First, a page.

File Flogging is Frustrating

Before switching to representing patients, I was a malpractice defense lawyer for over 30 years. This gives me a certain nose for defense lawyer bulls***.


Recently, I received a motion in one of my state law cases. Of the three issues presented, one was clear cut and could easily have been resolved with a call – as I had requested of opposing counsel. The other two basically sought an advisory opinion from the court. The whole exercise was clearly pointless.


If the motion did nothing to help that defendant, what was the logic of filing it? Perhaps it was just posturing – showing that they are tough defense lawyers. No stone unturned and all that silliness. But any decent defense lawyer should appreciate the futility of such gestures. Efforts of that sort are usually ineffective, and often counter productive.


Posturing is a nice explanation. Fee generation is a more plausible one. Some insurance company paid good money for the research, drafting and other handling of this needless filing. In my days as a defense lawyer, I would have called it “flogging the file” (or something more graphic). A lawyer in my firm pulling such a stunt likely would have incurred my ire.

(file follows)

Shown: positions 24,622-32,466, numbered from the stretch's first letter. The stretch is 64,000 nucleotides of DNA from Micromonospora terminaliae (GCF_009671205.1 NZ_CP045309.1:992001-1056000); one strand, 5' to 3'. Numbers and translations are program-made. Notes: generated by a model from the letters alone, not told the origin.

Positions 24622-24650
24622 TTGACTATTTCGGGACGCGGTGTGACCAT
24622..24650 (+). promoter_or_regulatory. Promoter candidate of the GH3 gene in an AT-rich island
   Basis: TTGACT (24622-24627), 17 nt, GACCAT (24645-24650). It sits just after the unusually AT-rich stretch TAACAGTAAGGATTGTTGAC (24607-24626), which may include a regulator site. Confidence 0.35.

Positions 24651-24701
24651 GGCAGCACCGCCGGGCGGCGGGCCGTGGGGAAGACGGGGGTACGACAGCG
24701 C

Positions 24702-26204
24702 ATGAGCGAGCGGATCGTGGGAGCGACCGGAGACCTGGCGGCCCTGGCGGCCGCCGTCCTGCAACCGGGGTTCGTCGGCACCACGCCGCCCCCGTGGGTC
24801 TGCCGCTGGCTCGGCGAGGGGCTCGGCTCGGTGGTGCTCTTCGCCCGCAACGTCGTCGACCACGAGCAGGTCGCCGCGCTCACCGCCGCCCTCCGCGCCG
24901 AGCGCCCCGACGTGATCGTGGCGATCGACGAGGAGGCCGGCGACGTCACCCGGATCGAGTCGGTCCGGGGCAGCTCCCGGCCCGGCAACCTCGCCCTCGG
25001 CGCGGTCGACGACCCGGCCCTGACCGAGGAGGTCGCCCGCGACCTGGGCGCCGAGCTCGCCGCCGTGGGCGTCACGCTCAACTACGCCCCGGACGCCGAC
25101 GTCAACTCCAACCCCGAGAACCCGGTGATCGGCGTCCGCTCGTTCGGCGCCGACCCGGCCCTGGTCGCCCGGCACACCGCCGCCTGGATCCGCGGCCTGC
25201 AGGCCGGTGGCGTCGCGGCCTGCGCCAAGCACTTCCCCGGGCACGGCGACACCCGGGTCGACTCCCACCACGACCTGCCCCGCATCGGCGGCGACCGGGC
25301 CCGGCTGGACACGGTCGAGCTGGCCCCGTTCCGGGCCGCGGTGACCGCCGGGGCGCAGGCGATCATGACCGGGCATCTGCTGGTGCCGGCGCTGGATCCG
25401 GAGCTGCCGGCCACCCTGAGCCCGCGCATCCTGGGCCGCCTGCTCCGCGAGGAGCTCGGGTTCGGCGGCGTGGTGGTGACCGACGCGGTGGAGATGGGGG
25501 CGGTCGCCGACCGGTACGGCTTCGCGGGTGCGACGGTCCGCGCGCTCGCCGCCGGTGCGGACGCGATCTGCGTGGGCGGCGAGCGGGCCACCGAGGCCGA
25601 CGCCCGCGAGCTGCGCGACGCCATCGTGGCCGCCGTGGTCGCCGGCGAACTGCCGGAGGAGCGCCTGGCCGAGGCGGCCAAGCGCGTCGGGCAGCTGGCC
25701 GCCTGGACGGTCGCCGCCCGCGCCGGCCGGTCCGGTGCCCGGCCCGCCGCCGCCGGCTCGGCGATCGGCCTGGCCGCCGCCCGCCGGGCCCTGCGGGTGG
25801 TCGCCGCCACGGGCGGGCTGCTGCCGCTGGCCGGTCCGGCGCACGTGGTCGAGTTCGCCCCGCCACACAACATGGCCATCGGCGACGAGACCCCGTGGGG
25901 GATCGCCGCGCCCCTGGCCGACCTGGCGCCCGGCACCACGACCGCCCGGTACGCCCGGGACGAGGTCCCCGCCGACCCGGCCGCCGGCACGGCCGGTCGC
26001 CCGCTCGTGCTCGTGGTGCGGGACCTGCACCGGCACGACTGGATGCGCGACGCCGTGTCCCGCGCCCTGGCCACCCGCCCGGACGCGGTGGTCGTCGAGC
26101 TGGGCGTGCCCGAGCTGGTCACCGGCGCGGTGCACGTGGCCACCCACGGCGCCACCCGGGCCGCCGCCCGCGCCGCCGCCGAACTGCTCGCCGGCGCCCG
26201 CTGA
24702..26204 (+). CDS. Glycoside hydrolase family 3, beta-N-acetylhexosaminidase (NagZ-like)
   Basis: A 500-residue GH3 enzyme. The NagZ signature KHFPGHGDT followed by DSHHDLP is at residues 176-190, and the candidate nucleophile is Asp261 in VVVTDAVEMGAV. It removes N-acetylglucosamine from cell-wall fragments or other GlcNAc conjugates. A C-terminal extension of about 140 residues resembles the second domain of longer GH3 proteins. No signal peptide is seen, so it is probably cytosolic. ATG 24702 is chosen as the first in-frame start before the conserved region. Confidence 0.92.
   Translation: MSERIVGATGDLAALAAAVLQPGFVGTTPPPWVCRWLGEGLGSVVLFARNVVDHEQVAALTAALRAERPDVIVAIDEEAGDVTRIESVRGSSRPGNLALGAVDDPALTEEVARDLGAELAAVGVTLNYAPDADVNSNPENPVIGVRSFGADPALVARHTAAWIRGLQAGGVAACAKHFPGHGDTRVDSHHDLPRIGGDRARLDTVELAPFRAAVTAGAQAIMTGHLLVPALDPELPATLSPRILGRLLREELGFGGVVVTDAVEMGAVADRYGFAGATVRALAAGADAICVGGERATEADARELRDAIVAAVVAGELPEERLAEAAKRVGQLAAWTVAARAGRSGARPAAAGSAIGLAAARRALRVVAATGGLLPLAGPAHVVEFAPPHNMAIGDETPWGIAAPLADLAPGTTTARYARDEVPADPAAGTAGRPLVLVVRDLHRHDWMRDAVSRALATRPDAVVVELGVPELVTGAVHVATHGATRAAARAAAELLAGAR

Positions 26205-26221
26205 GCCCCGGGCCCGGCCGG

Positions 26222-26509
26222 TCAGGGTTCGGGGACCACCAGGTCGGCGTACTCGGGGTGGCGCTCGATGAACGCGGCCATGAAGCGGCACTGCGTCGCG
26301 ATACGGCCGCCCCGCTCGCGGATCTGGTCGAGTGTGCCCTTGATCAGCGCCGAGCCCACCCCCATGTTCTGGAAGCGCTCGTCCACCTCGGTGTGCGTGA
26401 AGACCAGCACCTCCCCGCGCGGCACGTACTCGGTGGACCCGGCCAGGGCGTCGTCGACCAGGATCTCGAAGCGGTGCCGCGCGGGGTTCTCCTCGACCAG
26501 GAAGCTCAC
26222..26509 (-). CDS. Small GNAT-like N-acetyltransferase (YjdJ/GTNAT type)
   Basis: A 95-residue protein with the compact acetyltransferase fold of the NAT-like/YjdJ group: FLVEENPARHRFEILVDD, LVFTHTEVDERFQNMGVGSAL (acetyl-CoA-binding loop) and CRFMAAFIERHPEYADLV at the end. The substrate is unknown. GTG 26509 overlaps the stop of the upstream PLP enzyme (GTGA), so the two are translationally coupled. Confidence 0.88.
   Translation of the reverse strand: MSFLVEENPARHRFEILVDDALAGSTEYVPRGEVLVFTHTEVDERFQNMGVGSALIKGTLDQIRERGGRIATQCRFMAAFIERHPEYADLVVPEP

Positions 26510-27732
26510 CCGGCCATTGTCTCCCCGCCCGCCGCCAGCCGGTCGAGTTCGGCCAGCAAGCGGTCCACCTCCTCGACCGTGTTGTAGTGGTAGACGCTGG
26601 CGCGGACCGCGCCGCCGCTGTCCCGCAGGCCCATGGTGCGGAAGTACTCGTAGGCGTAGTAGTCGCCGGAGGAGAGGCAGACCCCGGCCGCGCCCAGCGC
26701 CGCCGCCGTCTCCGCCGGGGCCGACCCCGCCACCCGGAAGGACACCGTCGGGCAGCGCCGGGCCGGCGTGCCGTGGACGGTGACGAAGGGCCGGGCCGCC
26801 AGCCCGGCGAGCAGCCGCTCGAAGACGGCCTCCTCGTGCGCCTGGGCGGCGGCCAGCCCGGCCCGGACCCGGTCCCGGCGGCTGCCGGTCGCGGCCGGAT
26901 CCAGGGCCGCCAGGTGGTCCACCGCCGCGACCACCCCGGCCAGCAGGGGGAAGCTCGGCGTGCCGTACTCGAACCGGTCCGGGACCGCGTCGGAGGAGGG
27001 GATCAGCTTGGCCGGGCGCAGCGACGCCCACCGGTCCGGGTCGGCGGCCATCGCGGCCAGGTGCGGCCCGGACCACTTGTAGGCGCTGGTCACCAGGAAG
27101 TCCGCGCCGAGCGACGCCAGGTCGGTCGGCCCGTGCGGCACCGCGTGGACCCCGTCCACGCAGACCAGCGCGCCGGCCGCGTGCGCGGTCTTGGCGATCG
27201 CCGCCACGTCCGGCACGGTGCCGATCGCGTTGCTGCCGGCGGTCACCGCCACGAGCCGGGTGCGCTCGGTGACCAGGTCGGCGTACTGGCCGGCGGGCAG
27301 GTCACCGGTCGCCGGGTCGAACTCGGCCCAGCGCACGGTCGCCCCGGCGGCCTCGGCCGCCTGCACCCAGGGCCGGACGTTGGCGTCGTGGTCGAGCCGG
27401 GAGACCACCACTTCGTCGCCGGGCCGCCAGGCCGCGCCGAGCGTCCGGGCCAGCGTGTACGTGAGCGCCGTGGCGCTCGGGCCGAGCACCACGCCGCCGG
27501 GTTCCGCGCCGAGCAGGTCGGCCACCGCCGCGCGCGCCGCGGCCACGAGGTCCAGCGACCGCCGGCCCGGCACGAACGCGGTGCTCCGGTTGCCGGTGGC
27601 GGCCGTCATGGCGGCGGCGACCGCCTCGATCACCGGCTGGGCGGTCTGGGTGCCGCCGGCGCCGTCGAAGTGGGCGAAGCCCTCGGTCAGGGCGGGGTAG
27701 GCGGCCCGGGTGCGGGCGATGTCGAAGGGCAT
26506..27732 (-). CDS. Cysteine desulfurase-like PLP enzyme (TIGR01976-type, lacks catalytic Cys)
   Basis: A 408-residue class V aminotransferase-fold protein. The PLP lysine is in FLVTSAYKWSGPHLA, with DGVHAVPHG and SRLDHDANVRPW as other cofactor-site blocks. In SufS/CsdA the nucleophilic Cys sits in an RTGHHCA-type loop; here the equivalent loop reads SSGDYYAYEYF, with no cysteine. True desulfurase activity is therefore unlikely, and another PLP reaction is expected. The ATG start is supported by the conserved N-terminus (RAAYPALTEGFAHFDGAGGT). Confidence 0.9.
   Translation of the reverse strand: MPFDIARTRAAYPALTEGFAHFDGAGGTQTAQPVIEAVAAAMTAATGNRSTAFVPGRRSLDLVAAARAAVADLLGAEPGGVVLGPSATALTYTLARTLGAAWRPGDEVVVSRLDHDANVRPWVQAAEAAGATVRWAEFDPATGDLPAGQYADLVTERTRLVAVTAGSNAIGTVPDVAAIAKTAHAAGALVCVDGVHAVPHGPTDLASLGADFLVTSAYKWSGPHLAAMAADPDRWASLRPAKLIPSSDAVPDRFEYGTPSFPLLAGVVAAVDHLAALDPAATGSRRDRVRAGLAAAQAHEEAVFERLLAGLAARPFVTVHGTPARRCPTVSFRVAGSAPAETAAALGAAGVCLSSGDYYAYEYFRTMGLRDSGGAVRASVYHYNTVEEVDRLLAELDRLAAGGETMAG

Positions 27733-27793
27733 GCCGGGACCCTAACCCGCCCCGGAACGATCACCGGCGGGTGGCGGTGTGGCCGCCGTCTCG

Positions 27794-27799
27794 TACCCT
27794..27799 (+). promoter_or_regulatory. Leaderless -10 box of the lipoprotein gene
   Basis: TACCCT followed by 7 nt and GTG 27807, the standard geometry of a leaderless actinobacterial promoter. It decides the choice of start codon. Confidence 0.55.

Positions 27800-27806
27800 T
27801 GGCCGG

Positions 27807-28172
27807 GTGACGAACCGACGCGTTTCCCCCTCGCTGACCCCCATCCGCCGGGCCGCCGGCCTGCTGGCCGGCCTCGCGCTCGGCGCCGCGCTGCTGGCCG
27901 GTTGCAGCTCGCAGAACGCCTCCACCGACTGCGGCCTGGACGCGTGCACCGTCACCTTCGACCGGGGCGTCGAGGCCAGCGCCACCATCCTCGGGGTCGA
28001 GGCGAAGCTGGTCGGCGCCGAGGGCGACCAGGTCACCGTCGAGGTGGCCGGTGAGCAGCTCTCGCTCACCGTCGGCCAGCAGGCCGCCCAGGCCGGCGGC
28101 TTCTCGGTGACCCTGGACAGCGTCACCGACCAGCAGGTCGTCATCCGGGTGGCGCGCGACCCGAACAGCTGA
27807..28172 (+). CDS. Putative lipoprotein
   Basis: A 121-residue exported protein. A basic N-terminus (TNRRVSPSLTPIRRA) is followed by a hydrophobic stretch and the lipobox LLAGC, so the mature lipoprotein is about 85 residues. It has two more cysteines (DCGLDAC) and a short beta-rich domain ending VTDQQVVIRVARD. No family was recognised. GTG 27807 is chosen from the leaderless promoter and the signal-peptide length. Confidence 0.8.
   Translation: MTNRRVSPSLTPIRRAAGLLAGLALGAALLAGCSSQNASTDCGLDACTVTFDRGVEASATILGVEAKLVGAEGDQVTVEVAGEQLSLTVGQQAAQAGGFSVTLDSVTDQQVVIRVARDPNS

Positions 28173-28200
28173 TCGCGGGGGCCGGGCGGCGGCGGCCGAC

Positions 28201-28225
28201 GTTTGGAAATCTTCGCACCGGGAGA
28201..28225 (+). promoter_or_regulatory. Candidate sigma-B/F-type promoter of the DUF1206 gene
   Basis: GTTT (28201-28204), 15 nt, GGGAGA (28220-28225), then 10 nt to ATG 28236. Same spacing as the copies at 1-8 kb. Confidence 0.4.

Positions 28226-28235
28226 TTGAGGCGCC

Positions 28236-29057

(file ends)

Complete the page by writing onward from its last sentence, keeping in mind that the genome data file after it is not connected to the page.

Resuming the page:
Unfortunately, hourly rate arrangements are a powerful incentive for such abuse. That’s obvious. Of course, not all defense lawyers fall prey to such temptation. Some have the integrity to do only that work which is reasonably necessary for the representation of their clients. Doing so requires a measure of discipline which all lawyers need to have.


For all their analytic tools, I am always surprised that insurance companies don’t do a better job of policing such errant conduct. It’s not a matter of doing the right thing; it’s simple dollars and cents. Companies would make more money by not paying for unneeded lawyer efforts.


Being on the other side of file flogging is frustrating. Knowing exactly what it is does not make it any easier. Litigating cases is hard enough without have to deal with peripheral matters having nothing to do with the actual case issues.


I hate wasting time. I doubt I am alone in that view.